The two people who know the recipe can’t travel together?! Really?! That makes me suspect that maybe the rumors are true and cocaine is a main ingredient. I’m kidding. Sort of. Or am I?

You see, the story behind Coke is this:

Pemberton had reportedly hit upon the formula for Coke in an attempt to overcome the addiction to morphine he contracted after the Civil War, so it’s perhaps not surprising that, in addition to alcohol, the drink originally contained Coca leaves laced with cocaine. After Atlanta passed a local prohibition ordinance in the 1890s, the company took the booze out of the formula, and the company has used cocaine-free coca leaves since 1904.

Yup, that’s right. Coke was meant to heal, being coined at its debut as a remedy for pain, impotence and headaches. For those avid Jersey Shore viewers, some may even call the drink a blast in a glass.

Coke denies the validity and accuracy of the recent discovery, but what kind of hard-hitting journalist would I be if I didn’t give you the rumored recipe for Coke? Let me know if anyone decides to give it a try:

The recipe:

Fluid extract of Coca: 3 drams USP
Citric acid: 3 oz
Caffeine: 1 oz
Sugar: 30 (unclear quantity)
Water: 2.5 gal
Lime juice: 2 pints, 1 quart
Vanilla: 1 oz
Caramel: 1.5 oz or more for color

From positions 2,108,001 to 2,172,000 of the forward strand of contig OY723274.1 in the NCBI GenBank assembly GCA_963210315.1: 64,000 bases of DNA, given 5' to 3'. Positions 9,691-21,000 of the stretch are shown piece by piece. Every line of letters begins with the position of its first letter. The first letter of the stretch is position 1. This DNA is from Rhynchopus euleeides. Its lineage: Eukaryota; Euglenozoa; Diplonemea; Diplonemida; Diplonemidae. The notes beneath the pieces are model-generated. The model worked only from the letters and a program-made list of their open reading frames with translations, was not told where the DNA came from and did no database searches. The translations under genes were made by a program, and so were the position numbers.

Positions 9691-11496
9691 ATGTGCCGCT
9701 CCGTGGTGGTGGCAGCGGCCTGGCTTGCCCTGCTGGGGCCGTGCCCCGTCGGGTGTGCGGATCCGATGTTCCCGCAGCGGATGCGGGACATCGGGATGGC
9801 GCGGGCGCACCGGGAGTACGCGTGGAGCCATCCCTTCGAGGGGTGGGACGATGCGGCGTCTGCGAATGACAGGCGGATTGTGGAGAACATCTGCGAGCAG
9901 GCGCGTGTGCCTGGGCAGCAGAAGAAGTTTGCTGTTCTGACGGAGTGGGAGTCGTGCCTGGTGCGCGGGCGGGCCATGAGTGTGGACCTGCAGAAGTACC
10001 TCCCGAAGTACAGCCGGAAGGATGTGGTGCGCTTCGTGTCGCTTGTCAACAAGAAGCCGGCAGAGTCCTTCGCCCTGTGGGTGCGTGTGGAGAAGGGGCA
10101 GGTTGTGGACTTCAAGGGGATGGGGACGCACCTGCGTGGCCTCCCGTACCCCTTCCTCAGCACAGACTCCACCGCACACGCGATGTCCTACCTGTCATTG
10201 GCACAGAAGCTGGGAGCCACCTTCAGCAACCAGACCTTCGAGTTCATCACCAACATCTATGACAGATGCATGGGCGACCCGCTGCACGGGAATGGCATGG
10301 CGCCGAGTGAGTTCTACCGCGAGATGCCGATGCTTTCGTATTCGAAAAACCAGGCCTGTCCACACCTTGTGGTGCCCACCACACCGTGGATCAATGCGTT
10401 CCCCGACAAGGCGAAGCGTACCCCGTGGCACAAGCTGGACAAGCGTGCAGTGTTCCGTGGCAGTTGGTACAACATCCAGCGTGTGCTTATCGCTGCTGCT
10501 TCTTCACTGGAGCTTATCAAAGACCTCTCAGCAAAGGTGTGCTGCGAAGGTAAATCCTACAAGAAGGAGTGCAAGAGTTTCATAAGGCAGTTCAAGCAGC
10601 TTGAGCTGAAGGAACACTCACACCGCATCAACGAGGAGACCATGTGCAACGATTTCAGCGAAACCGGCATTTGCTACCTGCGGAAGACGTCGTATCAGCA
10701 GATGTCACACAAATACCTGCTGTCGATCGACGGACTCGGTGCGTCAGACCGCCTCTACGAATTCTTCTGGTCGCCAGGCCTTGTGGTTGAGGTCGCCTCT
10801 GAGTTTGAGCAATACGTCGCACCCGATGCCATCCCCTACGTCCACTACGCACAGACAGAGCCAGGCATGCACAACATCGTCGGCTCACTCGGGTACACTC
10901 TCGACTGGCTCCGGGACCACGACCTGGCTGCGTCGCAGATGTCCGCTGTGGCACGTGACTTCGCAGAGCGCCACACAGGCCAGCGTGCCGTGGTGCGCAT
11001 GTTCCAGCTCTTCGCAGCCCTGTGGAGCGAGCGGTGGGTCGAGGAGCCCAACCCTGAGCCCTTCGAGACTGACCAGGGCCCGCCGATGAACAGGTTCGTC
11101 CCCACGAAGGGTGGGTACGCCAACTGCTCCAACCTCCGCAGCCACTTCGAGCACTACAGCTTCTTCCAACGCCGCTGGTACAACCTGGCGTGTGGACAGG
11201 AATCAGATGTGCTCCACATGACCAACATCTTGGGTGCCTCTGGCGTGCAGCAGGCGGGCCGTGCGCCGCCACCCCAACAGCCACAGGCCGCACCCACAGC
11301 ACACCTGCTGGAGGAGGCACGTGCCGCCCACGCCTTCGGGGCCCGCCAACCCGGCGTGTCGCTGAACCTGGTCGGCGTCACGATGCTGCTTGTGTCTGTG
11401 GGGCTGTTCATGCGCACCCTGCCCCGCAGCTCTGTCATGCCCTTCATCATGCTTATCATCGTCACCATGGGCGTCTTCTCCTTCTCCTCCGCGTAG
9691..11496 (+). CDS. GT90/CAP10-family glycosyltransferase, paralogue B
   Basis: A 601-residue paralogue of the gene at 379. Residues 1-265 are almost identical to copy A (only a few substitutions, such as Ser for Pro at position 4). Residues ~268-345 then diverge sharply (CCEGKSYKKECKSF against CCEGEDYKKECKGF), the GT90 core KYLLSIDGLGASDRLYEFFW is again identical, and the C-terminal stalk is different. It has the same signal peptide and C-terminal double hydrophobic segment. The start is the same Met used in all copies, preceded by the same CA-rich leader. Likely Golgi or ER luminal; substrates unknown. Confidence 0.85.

The secret 7X flavor (use 2 oz of flavor to 5 gals syrup):
Alcohol: 8 oz
Orange oil: 20 drops
Lemon oil: 30 drops
Nutmeg oil: 10 drops
Coriander: 5 drops
Neroli: 10 drops
Cinnamon: 10 drops

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February 16, 2011

Social Media Statistics: You May Be Surprised

I find social media research entirely intriguing, so when I stumbled upon the following report, I was almost giddy. Check some of these out and tell me your heart rate doesn’t increase even a little:

 

Facebook

  • Chicago was the fastest growing city on Facebook in terms of usage in 2010. Houston was a close second. (AllFacebook.com)
  • During the average 20-minute period in 2010, there were: 1,5870,000 wall posts, 2,716,000 photos uploaded and 10,208,000 comments posted. (AllFacebook.com)
  • Indonesia has the second largest population on Facebook.

 

Twitter

 

All Social Media

  • The change in social media use among Baby Boomers 55-64 rose from 9% in Dec. 2008 to 43% in Dec. 2010 (Marketingcharts.com via David Erickson)
  • Social networking site usage grew 88 percent among Internet users aged 55-64 between April 2009 and May 2010 (Pew Research)

Source: 16 Social Media Statistics that May Surprise You, Arik Hanson

February 15, 2011